Citation: Albert L. Marting, ed., “News Flashes,” Baldwin-Wallace Alumnus 22, no. 1 (1944): p. 7.
Twelve seconds and two Nazis down is the record of 1st Lieutenant Ted P. Vandervort, Jr. of Fairview, Cleveland. For the last ten months he has been piloting one of the army's fanciest bombers that at a speed of 450 miles an hour, dives and drops its load. "It was little more than a month ago," Ted related on arriving on a thirty day leave, "that we were strafing road works and air fields around Rome. As two ME-lO0's approached I closed in to 100 feet and gave one a short burst of slugs in his belly tank. A terrific blast hurled my plane sideways a couple of hundred feet. As I looked around I discovered I was right behind the second plane. I fired four short bursts into his cockpit and motor. His motor started burning and he just went into a nose dive and crashed on the runway. We flew the coop then. It had been a hard day, I can tell you."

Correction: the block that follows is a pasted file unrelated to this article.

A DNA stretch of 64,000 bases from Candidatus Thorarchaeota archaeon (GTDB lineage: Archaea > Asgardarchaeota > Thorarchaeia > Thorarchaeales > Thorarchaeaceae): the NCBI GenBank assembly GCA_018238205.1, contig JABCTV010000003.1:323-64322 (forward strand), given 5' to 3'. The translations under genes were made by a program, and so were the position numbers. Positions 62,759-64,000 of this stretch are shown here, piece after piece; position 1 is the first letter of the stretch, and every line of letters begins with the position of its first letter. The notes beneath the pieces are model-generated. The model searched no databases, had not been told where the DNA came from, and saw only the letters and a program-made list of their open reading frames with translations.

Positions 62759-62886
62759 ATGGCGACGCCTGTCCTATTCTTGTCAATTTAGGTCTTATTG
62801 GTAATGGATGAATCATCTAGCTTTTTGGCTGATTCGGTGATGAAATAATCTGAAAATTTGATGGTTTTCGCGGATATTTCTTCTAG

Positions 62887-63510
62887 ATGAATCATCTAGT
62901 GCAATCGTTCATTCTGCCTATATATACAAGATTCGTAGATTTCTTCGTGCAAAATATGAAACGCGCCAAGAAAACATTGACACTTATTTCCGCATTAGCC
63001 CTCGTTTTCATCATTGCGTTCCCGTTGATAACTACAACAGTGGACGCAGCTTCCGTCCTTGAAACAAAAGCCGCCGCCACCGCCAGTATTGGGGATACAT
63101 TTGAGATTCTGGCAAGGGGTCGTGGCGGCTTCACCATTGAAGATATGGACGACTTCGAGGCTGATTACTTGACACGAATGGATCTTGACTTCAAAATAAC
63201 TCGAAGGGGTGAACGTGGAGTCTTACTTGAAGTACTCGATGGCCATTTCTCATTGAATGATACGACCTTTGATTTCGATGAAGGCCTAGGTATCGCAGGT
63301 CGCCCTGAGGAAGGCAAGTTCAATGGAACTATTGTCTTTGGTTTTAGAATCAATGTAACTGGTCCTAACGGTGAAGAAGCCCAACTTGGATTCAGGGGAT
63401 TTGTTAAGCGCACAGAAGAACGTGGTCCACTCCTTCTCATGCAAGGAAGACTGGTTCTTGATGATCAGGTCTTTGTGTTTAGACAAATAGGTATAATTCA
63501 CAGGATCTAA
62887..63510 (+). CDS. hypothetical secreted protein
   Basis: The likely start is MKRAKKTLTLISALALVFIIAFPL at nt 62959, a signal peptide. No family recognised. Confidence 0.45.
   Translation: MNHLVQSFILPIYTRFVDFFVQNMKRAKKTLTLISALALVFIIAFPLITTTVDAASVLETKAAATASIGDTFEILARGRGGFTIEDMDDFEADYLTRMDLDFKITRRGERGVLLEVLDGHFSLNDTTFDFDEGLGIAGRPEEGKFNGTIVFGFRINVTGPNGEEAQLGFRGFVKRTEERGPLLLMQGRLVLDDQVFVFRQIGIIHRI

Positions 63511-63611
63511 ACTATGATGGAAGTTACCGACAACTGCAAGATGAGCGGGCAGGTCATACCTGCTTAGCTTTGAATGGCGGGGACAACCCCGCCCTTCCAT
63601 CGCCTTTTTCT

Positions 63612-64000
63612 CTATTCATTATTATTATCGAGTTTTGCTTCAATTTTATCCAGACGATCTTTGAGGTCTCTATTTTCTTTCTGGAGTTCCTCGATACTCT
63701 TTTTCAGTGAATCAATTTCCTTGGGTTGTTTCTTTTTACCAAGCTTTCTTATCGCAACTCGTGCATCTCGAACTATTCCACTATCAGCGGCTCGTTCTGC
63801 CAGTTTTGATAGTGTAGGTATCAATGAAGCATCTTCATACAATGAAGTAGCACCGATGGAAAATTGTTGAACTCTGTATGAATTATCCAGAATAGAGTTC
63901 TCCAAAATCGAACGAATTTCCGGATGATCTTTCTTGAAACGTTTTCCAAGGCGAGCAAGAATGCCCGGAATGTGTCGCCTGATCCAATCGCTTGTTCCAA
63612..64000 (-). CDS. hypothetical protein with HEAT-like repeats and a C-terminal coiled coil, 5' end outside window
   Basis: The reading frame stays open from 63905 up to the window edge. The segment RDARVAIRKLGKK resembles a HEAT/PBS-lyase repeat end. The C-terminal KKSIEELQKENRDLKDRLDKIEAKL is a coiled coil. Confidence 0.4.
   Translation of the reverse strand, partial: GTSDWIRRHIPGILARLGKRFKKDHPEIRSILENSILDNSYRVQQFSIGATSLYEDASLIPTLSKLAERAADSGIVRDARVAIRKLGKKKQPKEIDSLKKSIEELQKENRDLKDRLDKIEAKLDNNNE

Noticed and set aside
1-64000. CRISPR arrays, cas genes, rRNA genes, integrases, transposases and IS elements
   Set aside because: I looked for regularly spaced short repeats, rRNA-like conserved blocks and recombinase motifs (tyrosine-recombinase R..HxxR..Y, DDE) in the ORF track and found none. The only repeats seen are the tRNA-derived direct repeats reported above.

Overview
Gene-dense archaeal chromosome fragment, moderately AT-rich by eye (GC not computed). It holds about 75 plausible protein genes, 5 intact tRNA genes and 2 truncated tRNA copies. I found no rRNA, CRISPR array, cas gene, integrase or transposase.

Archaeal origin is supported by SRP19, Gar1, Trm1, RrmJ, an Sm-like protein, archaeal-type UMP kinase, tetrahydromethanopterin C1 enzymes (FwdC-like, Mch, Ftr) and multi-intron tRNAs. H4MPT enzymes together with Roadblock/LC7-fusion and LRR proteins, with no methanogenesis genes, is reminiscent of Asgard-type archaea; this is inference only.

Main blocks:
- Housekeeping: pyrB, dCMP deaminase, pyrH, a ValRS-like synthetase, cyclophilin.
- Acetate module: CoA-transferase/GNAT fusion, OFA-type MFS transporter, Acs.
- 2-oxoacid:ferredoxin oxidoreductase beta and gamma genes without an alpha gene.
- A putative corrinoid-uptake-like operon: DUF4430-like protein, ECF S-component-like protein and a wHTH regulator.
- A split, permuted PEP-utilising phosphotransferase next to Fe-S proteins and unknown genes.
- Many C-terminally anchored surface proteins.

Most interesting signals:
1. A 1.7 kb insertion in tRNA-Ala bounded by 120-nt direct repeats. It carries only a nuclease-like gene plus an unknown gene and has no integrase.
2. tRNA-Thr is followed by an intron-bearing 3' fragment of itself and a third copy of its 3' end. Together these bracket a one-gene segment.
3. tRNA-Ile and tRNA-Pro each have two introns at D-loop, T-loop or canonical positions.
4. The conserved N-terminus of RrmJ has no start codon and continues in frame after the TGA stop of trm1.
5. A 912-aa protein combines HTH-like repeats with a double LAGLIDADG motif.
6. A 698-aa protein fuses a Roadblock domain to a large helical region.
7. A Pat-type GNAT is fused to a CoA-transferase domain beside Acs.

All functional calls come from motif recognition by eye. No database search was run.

A former student of Baldwin-Wallace, Lt. Vandervort was among the first to take A-36 planes into combat. He has been awarded the Air Medal and seven Oak Leaf Clusters for his 60 combat missions and recommended for the Distinguished Flying Cross for bombing the German Air Force Headquarters in Sicily.